This question comes from curiosity after reading a post on the doctor's forum by a woman whose husband had a heart attack a short time after a negative nuclear stress test. The doc responded that the test is very good for detecting blockages that are preventing blood flow, but not an indicator for possible ruptures that might occur? I might be remembering that wrong.
At any rate, what is the best course of action to take? Do people need to start getting heart caths done to make sure they don't have blockages? This seems extreme but possibly necessary...
At what age do men need to begin investigating this? And with what background.
I have no history of coronary artery disease in my family, except for one great uncle on my mom's side...my cholesterol is 170 (or I should say was 170 last spring)...I work out regularly and eat pretty healthy...I am 30 years old...what course of action do I pursue down the road.
good points. exercise stresses aren't the most exact tests (without echo or thallium/MIBI) they are not of much diagnostic value.
they aren't predictors, but can show some issues--they are less selective with smaller blockages.
young people can have heart disease (CAD) serious enough to cause problems...I think the stats are pretty low, and it is overplayed as low--however the risk of using stats to say "most likely" you are ok is dangerous. someone has to be that "number." if you have a significant family risk like mom or dad, brothers dying early or having early heart problems, then the alarms should go off.
i had my stent put in my RCA just about 2 years ago at 28. i have diffuse CAD and some other heart stuff going on. i have extreme familial heart issues on both sides, so it can happen.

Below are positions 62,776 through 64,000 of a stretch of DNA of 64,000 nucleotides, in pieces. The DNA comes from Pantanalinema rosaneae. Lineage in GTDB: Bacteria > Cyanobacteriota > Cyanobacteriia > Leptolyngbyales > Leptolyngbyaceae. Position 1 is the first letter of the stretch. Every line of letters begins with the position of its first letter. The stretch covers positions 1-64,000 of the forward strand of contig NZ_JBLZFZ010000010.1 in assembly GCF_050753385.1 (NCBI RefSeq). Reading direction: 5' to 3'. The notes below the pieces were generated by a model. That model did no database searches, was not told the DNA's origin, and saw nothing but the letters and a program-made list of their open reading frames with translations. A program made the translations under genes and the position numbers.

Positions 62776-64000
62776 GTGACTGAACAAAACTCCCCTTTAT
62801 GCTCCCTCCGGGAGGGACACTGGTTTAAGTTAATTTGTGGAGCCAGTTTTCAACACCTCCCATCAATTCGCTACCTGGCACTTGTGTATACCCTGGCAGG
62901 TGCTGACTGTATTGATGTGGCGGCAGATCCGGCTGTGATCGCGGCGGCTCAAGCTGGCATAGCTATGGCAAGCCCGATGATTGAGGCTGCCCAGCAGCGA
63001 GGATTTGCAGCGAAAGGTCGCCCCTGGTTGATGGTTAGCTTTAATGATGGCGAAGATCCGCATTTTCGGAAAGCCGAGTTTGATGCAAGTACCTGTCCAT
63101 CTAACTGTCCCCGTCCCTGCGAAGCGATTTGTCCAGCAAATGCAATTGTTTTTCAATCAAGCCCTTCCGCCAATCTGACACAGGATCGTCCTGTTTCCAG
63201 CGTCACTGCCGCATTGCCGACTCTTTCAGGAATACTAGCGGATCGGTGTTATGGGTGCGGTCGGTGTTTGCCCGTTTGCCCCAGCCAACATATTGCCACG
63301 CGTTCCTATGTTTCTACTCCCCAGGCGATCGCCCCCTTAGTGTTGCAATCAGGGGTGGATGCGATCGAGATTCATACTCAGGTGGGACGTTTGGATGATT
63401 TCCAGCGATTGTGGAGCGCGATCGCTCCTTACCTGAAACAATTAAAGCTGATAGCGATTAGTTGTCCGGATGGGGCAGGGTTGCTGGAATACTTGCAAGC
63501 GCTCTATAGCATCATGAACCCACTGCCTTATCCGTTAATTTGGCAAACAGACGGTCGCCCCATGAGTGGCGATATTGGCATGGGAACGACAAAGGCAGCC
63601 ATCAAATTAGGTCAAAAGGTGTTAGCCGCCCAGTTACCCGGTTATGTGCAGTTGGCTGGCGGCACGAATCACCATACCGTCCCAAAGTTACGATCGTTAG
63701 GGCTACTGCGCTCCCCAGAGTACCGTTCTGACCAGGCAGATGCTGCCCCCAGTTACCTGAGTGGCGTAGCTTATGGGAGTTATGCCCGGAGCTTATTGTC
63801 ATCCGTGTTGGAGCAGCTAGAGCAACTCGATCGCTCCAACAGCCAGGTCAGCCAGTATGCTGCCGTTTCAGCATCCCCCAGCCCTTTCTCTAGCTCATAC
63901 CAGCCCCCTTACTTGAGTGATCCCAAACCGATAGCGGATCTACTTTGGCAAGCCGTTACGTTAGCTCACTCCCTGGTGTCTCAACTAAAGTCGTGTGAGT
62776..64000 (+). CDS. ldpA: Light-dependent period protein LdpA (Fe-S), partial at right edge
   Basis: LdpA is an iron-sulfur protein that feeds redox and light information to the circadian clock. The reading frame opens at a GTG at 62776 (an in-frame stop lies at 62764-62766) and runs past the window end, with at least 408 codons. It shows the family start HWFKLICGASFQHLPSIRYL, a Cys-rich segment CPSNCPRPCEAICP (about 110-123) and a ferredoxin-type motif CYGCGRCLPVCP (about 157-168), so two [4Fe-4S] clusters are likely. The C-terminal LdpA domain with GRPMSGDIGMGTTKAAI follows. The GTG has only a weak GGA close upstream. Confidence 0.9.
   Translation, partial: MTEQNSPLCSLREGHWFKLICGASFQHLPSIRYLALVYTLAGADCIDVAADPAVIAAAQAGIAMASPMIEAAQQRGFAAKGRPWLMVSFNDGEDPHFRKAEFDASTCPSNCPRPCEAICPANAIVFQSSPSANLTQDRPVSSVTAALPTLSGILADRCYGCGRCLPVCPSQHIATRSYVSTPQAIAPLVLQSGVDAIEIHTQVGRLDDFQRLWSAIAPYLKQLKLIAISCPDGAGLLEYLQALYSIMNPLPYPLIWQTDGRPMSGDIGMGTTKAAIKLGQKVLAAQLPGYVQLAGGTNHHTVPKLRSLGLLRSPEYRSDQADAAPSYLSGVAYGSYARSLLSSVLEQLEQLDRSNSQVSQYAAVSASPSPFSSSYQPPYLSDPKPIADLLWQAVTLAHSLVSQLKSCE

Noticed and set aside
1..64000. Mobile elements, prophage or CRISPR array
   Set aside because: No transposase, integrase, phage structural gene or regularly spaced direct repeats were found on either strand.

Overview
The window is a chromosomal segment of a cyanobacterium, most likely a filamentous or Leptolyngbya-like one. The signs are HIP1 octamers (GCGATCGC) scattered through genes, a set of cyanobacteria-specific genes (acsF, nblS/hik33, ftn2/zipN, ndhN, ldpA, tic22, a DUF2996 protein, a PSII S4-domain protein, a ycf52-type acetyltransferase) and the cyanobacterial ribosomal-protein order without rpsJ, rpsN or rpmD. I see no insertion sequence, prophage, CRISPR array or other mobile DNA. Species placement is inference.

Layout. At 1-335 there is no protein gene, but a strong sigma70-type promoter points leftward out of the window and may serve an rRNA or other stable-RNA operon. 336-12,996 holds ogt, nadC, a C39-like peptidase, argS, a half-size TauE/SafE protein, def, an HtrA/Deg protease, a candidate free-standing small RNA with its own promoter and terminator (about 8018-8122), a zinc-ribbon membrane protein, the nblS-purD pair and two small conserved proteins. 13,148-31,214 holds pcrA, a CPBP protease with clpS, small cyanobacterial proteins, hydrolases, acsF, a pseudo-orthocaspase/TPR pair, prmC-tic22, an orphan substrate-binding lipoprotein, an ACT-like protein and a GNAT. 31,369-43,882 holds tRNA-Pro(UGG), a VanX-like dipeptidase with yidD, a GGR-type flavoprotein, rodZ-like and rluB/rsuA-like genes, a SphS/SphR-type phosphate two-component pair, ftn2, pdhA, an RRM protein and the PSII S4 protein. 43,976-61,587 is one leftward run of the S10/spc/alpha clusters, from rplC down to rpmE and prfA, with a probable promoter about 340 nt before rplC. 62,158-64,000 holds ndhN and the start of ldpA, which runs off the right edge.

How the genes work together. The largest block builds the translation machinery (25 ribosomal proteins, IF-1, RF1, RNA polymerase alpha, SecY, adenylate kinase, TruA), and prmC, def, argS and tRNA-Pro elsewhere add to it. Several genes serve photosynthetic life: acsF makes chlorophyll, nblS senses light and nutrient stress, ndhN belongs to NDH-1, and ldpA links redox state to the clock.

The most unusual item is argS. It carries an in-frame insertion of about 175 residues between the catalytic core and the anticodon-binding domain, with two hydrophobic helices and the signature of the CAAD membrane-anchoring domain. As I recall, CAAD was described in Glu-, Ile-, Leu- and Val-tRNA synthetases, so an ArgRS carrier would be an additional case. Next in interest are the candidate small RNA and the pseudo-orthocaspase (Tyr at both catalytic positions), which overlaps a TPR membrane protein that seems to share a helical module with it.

caths IMO are very strong for revealing CAD & other structural issues, but they do have risks.
In my opinion, catheter angiograms as a routine screening test for the general public is far too drastic (and not without it's own risks). Better would be the non-invasive nuclear stress tests and the CT-angiograms. But even their routine use wouldn't be justified. Also, I don't think your health insurance will pre-certify any of these tests (they are expensive) unless there are compelling reasons. I'm 64 with chronic afib and my cardiologist wanted me to have a nuclear stress test before increasing my med dosage (meds like rythmol may be dangerous when one has blockage). He had to argue with my insurance carrier (Aetna) to get them to agree.
I would think that the appropriate tests to begin with are an ekg and an treadmill (with echo) stress test. You can learn a lot about potential blockages from those. As I recall, my GP didn't refer me to a cardiologist to undergo routine stress testing until I was in my 40's. Even then, I had a history of high blood pressure so it was warranted.
In any event, the odds that, at your age and family history, of having a coronary artery blockage is just about zero. Just eat healthy, exercise and stop worrying.
I agree that some have CAD even in their 20's... but as I wrote, with wildcat's age AND family history (i.e., no heart problems in Mom, Dad and siblings) and the fact that his total cholesterol is 170, I'd say the odds of CAD are very low. He really shouldn't worry about it unless he has symptoms.
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